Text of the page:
Area of Law: Tax Law
Answer # 1701
Child benefits and tax creditsRegion: Ontario Answer # 1701
Canada Child Benefit (CCB)
The Canada Child Benefit (CCB) is a federal government tax-free monthly payment made to eligible families to help with the cost of raising children under the age of 18. To receive the CCB, you and your spouse or common-law partner must file an income tax and benefit return every year, even if you have not received income in the year.
The CCB might include the Young Child Supplement (CCBYCS) and Child Disability Benefit (CDB) and any related provincial and territorial programs.
Who is eligible for the CCB?
To be eligible for the CCB, an individual:
- must live with the child, and the child must be under 18 years of age,
- must be the primary caregiver of the child,
- must be a resident of Canada for tax purposes,
- or their spouse, or common-law partner must be a Canadian citizen, or permanent resident, protected person or temporary resident (as defined in the Immigration and Refugee Act) who has lived in Canada 18 months or more, or an Indian (as defined in the Indian Act).
Although Canada Revenue Agency (CRA) usually considers mothers, or a female guardian to be the ‘person primarily responsible for the child’, fathers, grandparents and other guardians could also be considered to be primarily responsible.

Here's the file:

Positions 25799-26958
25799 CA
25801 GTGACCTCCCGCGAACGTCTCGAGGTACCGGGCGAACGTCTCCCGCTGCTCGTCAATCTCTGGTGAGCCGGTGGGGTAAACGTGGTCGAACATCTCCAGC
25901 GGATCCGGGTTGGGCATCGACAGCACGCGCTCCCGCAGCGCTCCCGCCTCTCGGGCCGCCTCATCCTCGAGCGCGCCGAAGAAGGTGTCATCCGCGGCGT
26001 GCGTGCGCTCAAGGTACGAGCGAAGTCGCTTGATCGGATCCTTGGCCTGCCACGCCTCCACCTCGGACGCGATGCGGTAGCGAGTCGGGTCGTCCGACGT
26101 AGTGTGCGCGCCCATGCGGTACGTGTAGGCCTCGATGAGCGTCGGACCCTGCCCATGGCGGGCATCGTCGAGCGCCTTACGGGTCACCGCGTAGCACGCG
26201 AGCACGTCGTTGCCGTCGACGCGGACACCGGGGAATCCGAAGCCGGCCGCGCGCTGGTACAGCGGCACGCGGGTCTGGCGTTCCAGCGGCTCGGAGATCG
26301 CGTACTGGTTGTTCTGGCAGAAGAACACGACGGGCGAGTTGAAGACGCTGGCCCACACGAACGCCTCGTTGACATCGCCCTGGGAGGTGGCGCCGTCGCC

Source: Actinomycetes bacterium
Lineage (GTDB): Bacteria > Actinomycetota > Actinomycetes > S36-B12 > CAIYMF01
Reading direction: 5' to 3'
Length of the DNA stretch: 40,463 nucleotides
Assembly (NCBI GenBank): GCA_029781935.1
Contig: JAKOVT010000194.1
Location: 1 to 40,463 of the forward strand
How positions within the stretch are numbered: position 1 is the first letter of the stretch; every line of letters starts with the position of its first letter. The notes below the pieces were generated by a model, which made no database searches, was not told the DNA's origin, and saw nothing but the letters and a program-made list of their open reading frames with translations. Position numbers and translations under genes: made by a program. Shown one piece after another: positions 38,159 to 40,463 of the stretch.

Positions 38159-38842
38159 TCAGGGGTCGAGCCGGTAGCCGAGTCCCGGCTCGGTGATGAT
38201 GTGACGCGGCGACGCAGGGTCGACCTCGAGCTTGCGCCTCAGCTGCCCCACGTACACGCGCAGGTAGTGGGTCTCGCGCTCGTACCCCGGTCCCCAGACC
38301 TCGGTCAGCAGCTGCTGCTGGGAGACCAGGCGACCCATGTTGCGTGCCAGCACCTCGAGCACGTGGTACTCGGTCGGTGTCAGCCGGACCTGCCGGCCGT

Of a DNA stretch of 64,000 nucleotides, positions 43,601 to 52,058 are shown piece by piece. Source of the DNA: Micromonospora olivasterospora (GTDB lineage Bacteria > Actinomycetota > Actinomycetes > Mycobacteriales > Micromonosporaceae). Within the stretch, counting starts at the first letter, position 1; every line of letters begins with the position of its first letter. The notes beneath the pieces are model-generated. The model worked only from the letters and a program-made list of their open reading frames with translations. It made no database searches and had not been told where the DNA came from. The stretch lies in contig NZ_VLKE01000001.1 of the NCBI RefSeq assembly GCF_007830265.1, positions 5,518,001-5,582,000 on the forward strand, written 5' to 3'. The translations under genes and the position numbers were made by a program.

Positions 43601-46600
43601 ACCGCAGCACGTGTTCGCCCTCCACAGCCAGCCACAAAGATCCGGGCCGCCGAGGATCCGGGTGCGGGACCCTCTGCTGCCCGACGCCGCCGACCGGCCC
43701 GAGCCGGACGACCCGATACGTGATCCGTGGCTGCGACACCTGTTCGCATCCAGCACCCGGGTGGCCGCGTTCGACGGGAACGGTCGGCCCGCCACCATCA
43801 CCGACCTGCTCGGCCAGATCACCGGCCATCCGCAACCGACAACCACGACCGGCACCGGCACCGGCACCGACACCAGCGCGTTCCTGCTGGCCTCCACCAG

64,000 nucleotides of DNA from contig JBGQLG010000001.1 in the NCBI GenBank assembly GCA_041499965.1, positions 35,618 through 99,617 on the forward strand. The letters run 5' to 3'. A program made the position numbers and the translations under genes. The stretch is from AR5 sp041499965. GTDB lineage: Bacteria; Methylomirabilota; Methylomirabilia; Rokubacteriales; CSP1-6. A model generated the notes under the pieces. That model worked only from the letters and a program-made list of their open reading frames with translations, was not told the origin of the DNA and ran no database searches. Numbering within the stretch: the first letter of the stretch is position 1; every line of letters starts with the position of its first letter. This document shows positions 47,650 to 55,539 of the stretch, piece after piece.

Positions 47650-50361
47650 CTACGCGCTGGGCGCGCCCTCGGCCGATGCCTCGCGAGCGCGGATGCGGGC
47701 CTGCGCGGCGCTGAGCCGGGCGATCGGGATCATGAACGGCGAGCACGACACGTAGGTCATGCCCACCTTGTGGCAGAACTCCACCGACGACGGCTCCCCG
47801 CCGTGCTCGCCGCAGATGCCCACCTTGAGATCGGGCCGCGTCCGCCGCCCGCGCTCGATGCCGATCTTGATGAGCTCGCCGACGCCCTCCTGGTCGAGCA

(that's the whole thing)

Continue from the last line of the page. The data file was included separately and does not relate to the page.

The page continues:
How much will the CCB pay?
The CCB maximum basic benefit amount for the period July 2021 to June 2022 is:
- $6,833 per year per child under the age of 6, and
- $5,765 per year per child aged 6 through 17
CRA calculates the amount of benefit you will receive based on the following:
- the number of children in your care,
- the ages of the children,
- your marital status, and
- your adjusted family net income(AFNI).
If your AFNI is under $32,028, you get the maximum payment for each child. Benefits begin to decrease when net family is over $32,028. Low and middle-income families will receive more benefits, while higher income families (generally over $150,000) will receive less.
CCB Young Child Supplement (CCBYCS)
The CCB Young Child Supplement (CCBYCS) provides up to four payments of up to $1,200 per child under the age of six in 2021.
You must be entitled to receive the Canada child benefit (CCB) for a child under the age of six in January, April, July or October 2021 to receive the CCBYCS.
Child Disability Benefit (CDB)
The Child Disability Benefit (CDB) is an additional monthly tax-free benefit included in the CCB to help low-income families who care for children under 18 with mental or physical disabilities.
Child disability payments are based on adjusted family net income (AFNI) from the previous year. Therefore, July 2021 to June 2022 payments are based on income from your 2020 tax return. For the period of July 2021 to June 2022, the annual maximum amount, per child who qualifies, is $2,915 ($242.91 per month). The CDB will be reduced when an adjusted net family income is above $69,395.
To be eligible for the CDB:
- the child must be under age 18, and
- a qualified practitioner must certify (using form: T2201 Disability Tax Credit Certificate) that the child has a severe and prolonged impairment in physical or mental function. A prolonged impairment means the impairment has lasted for a continuous period of at least 12 months.